Research and Concepts

For these next series of posts I will be covering topics discussed in The Graphic Design School, a text about the principles and practices of graphic design by David Dabner, Sandra Stewart, and Eric Zempol.

Today’s main topic will be all about research and concepts, but before I get into that, the book actually suggests that above all else the graphic designer must first be interested and inspired. Observe the world around you and take note! Record what fascinates you and keep it so that you can always look back to it. Sketch or collect the things that you find interesting.

Get inspired! Here is an example of an inspiration board someone has created. Once you find something that inspires you hold on to it so you can always use it as a reference. (Tumblr)

Get inspired! Here is an example of an inspiration board someone has created. Once you find something that inspires you hold on to it so you can always use it as a reference. (Tumblr)

Moving on, the first thing any designer must do when they are faced with a design problem is research. You have to know what you’re dealing with before you can propose any solutions. The book suggests that you do both linear reasoning and lateral thinking in order to get yourself thinking creatively and logically. Linear reasoning is a more strategic thought process while lateral thinking is less constricted and more explorative.

Here is an example of brainstorming in the form of lateral thinking. In this case the researcher is just trying to come up with ideas quickly: looking for all possible associations and not disregarding any ideas. (Google Images)

Here is an example of brainstorming in the form of lateral thinking. In this case the researcher is just trying to come up with ideas quickly: looking for all possible associations and not disregarding any ideas. (Google Images)

Once you have your ideas, start sketching them out. At this point you are still just trying to get down as many ideas as quickly as possible. The text also suggests that you continue to work by hand and not on the computer. With hand drawn ideas they look much more rough: they are vague and leave a lot to the imagination. This is a good thing because sometimes computerized ideas will look to finalized and there is a tendency to not want to change them. But if you are reluctant to refine them, you might never come up with that next great idea had you went back in and touched it up.

This is a great example of the design process of a logo. Here the designer hand drew a bunch of ideas before they went into the computer to make some more revisions. It shows that they really thought about a lot of different ideas before they committed to one, and even then they experimented more with color. If you are interested in logo design, check out the link (here) where I found this image. The post includes 49 more great examples!

This is a great example of the design process of a logo. Here the designer hand drew a bunch of ideas before they went into the computer to make some more revisions. It shows that they really thought about a lot of different ideas before they committed to one, and even then they experimented more with color. If you are interested in logo design, check out the link (here) where I found this image. The post includes 49 more great examples!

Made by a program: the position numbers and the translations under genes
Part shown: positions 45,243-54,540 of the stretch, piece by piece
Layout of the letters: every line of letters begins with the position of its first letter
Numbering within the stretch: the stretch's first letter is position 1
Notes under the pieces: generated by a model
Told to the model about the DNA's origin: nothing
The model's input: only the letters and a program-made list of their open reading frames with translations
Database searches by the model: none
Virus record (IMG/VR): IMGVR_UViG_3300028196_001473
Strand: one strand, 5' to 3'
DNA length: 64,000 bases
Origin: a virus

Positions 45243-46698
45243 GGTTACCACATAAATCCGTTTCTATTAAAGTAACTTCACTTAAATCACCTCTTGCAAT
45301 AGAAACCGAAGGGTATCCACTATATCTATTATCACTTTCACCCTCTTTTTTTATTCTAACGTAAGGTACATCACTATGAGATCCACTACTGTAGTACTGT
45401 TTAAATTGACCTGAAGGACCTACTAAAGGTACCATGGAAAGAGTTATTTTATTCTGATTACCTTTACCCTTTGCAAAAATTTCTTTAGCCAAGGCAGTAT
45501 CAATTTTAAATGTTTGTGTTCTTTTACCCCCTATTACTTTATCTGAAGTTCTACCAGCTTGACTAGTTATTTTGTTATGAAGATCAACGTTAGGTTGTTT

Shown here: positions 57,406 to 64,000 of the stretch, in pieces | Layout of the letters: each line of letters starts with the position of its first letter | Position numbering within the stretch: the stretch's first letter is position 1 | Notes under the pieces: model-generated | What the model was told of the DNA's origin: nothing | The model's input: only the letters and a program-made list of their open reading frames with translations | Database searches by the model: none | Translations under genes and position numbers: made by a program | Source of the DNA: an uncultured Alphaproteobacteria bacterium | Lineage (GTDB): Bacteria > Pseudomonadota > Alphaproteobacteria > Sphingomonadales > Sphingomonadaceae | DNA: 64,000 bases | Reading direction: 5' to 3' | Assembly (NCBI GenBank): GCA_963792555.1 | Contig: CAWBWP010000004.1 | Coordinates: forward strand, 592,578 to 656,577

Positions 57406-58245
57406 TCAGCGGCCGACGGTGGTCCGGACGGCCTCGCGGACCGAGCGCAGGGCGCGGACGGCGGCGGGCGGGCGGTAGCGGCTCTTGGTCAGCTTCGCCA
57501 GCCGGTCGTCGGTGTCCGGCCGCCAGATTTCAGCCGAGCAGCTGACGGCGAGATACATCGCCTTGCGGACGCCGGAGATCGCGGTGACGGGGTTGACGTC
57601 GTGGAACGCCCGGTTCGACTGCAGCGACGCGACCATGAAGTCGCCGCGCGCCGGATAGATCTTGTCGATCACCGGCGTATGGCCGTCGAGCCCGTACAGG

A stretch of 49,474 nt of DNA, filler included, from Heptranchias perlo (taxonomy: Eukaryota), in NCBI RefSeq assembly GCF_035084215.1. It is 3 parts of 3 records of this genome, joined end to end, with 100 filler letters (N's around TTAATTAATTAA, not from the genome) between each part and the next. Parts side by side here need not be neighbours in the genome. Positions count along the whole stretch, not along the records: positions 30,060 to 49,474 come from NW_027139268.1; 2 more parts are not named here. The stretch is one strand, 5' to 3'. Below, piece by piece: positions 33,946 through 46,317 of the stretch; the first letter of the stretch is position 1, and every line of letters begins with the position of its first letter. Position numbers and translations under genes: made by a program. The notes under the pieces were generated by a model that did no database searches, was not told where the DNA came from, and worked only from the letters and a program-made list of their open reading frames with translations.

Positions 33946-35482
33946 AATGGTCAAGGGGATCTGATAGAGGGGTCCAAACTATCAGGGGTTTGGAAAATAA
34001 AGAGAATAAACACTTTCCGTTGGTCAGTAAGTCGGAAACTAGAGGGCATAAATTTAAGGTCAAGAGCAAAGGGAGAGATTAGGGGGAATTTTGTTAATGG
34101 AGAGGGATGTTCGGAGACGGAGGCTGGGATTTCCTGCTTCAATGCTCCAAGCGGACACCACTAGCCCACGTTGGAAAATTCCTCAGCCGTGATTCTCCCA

The book talks a lot more about how to keep conceptualizing and researching but the last thing it talks about in this unit is scheduling and organizing. In this profession deadlines are almost always non negotiable. All your great ideas and concepts won’t matter if you didn’t deliver it on time. Managing your time and thinking ahead is a tool that designers need to perfect and creating your own schedule is a great asset. Know when everything is due and know how long it will take you to get there.

Here is an example I found of one design firm's process schedule. These are the steps that they take for every project they take on. It is important to have a designated date for when each step should be accomplished by in order to finish on time. (paper leaf)

Here is an example I found of one design firm’s process schedule. These are the steps that they take for every project they take on. It is important to have a designated date for when each step should be accomplished by in order to finish on time. (Paper Leaf)

 

To go along with the reading from the book I searched the web for what others had to say about the same topics. From a website called Just Creative I found an interesting article called The Logo Design Process of Top Logo Designers. I liked this resource because it gave similar advice as the book but in a much more concise and simplified manner. It listed eight important steps of the creative process:

  1. The Brief (what is your client asking you to do?)
  2. Research (get to know your audience)
  3. Visual Research (look for styles and inspiration)
  4. Sketching & conceptualizing (start coming up with as many ideas as possible)
  5. Reflection (what is working and what isn’t?)
  6. Positioning (choose how to work: are you like a contractor or a business trying to build a relationship with your clients?)
  7. Presentations (present your work to your client)
  8. Celebration (once you have successfully finished a project, know how to celebrate!)

Overall I agreed with what this article had to offer. I especially liked that they added “celebration” to the list of crucial steps of the design process. While I thought that was somewhat humorous, I think I would have to agree that it is actually very important to recognize a job well done and celebrate your successes!

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